Consolidated Music Guide to Guitar Repair and Maintenance
General information to know before heading down to the repair shop or before ditching a hard to play guitar.
Basic Restring- A basic restring is the minimum maintenance a guitar or other stringed instruments needs to remain functional. Oil and dirt from your hands fill the gaps of wound strings and tarnish the metal. Old strings that are worn and dirty cause poor tone, tuning instability,as well as, intonation issues. If you are having problems with your guitar and haven't changed your strings in while, a quick restring may fix many of your play-ability woes.
Deluxe Restring- This is a basic restring plus a more in-depth fret board cleaning and fret polish. A clean fret board is a happy fret board! The dirt on your fret board can actually degrade the integrity of the wood over time causing frets to pop up. Keeping it clean prevents more complex repairs down the road. Polished frets play a little smoother, especially for string bending and they look great too.
Set Up- A set up is the act of making adjustments to an instrument in order to obtain optimal tone and play-ability. This is also the easiest way to customize your guitar as "a set up" is subjective and preferences differ between players. Most factories set up their guitars with a middle of the road feel that is OK for most players. As guitar techs and luthiers we take playing style, tone goals, and string preferences into consideration when setting up an instrument for a customer. On most electric guitars this includes a truss rod adjustment, bridge/action adjustment, nut slot depth and width, electronics adjustments, intonation, fret polish and restring. Guitars with vibrato bars ( i.e whammy bars) require a little more attention as the bridge spring tension must be balanced. Most acoustic guitars require a truss rod adjustment, saddle height modification, nut slot depth and width and a fret polish.
Fret Level and Dress- When fret buzz and dead spots become an issue, it may be beyond the ability of a proper set up to correct. In this case a fret job is in order. A fret level and dressing, or a fret job as its commonly referred to, is when we level the frets with a sanding beam or file so that all the frets are even with one another. The leveling also removes the grooves worn into the fret by the strings. After leveling, the frets are refiled into a radius. The dressing involves reshaping and crowing the now flat frets. This is followed by a polishing to a mirror shine.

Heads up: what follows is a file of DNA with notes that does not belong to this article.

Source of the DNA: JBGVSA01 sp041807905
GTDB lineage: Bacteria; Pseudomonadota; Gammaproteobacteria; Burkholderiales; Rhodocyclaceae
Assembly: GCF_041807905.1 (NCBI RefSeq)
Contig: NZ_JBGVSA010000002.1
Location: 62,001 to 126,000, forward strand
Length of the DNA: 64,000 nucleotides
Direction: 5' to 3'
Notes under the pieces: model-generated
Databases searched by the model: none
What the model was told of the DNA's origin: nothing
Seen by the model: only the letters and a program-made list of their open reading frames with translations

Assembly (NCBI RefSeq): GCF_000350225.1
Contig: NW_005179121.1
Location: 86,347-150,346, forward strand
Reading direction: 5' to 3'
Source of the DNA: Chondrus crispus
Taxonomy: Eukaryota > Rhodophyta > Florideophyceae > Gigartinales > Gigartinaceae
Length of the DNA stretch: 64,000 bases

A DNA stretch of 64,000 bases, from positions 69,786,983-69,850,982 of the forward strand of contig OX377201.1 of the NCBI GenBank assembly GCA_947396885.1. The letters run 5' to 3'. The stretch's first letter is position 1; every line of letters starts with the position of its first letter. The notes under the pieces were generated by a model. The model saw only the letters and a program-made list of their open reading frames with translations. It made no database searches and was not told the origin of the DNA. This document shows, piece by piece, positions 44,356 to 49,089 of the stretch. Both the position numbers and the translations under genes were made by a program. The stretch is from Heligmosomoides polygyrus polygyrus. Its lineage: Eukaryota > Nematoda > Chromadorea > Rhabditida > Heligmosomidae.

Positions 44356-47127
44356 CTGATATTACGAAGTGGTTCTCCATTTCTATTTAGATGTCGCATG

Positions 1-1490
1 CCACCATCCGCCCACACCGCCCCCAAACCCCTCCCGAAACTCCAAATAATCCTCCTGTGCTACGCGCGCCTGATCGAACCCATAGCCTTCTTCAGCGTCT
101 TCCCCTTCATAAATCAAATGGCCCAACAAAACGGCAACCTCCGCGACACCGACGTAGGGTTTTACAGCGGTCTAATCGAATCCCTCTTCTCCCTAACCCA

Not all fret work necessitates a full on fret leveling and dressing. Sometime a partial leveling and dress is all that is needed.
Partial and Full Re-frets- Sometimes the frets themselves may need replacing. This is most common on professional's guitars as they typically see the most use and abuse, but it is also very common on acoustic guitars between frets 1-5. The grooves caused by the strings are sometimes so deep we would have to level the frets almost level to the fret board resulting in a hard to play instrument. It is best to replace the most heavily worn frets and level them down to the remaining originals. This is the most economical and effective way to keep a guitar playing well into the future.
Sometimes a customer will opt to change the frets on their guitar due to playing preferences. This is not super common but it does happen. For example, someone might re-fret a 70's Les Paul with taller, modern jumbo frets because fret wire the company used at the time was pretty low making bending challenging. Most guitar fret wire is 18% nickel/silver. They come in different widths and heights. Taller frets typically found on modern electrics make it easier to bend because your fingers are off the fret board, thereby reducing finger drag. Lower frets are commonly found a jazz and acoustic guitars. Don't be surprised to see much smaller frets on a 50's reissue than on a 1988 shred machine.
Next time you are in a guitar shop, pay closer attention to what kind of frets are on guitars that you seem to like more than others!!!